The first two directors are women, including Jill Sullivan-Bennin, who’s leading “Electra.” The director of “Midsummer” will be Jeremy Mahr. “It’s nice to have a little more representation,” Dawson said.
Cast of mostly women
“I think the biggest thing audiences will notice when it comes to gender for this show is that the cast is mostly women,” Kitty Israel, the “Romeo” director, said by e-mail. “In a cast of 14, only three actors are male. So I cast the show with the idea that pretty much any role could be played by any gender. I cast the actors who I thought would be best for each part, regardless of gender.
“Then when I offered roles to each actor, we talked about how they would feel most comfortable portraying their character,” she said. “For example, in our show, Tybalt and Mercutio, both of which are traditionally male roles, are played by women. And the actors and I decided that, for our show, those characters would also be women. Mae Dolan and Bella Kuta (who play Tybalt and Mercutio, respectively) have both done a great job putting a feminine spin on the characters.”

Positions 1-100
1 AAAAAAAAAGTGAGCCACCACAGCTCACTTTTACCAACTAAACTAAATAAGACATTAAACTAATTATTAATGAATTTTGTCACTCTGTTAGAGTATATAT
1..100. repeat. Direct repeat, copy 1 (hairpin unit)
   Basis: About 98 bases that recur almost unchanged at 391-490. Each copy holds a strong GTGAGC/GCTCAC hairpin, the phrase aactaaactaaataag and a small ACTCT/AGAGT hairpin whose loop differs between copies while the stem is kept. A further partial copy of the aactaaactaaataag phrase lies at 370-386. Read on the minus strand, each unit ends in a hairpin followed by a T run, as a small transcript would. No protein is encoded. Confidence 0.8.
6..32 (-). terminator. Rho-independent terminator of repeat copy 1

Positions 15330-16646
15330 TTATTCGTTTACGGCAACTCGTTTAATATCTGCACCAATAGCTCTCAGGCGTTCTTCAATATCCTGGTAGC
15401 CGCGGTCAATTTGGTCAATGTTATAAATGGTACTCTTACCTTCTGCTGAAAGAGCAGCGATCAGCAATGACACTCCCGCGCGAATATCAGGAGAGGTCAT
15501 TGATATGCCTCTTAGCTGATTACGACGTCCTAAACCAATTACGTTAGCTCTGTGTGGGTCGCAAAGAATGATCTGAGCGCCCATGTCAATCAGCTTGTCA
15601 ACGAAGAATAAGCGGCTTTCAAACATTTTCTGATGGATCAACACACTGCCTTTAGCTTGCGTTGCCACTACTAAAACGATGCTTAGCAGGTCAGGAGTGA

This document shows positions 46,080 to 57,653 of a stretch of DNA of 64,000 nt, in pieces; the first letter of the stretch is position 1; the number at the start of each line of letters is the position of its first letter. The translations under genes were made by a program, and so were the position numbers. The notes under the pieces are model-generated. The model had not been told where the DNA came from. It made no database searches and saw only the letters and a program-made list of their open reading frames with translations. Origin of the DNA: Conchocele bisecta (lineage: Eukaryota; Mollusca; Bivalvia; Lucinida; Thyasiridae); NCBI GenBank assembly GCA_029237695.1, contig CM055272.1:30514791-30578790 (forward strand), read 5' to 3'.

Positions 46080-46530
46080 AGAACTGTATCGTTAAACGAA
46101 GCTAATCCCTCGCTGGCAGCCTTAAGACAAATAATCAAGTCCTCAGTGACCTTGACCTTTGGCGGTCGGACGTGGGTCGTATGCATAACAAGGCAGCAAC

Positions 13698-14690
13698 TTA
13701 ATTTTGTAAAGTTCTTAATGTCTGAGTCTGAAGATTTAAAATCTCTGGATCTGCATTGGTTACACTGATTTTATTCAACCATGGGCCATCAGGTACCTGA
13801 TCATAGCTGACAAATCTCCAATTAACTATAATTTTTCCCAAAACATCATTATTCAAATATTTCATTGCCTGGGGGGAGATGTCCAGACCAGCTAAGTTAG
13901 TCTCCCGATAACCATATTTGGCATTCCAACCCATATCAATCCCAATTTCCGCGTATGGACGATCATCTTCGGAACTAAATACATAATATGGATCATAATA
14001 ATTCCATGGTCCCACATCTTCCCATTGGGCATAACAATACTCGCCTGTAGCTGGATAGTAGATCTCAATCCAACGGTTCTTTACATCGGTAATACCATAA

Israel agreed it’s fitting “Romeo and Juliet” is performed by a teenaged cast since most of the characters are teens. “Even the parents in this show are very young adults,” she said. “One thing I’ve really tried to bring out in this show is the role that parental relationships (particularly Juliet’s relationship with her mother) influences so much of the plot.
“Romeo and Juliet are both caught in the awkward position of being not-quite-adults but also having to fulfill adult expectations,” Israel said. “I think that’s something that every teenager can relate to. I have LOVED working with this cast. I love working with teenagers because their enthusiasm is contagious. They’re willing to try new things, and they always bring fresh perspective to the table. I’m incredibly proud of this group.”
“Romeo and Juliet” will continue June 25 and 26 at 7 p.m. The remaining summer schedule is:
- July 2, 3, 9, 10 — Sophocles: “Electra”
- July 16, 17, 23, 24 — Shakespeare: “A Midsummer Night’s Dream”
- July 30, 31, Aug. 6, 7 — Aristophanes: “The Frogs”
For more information, visit the Genesius website.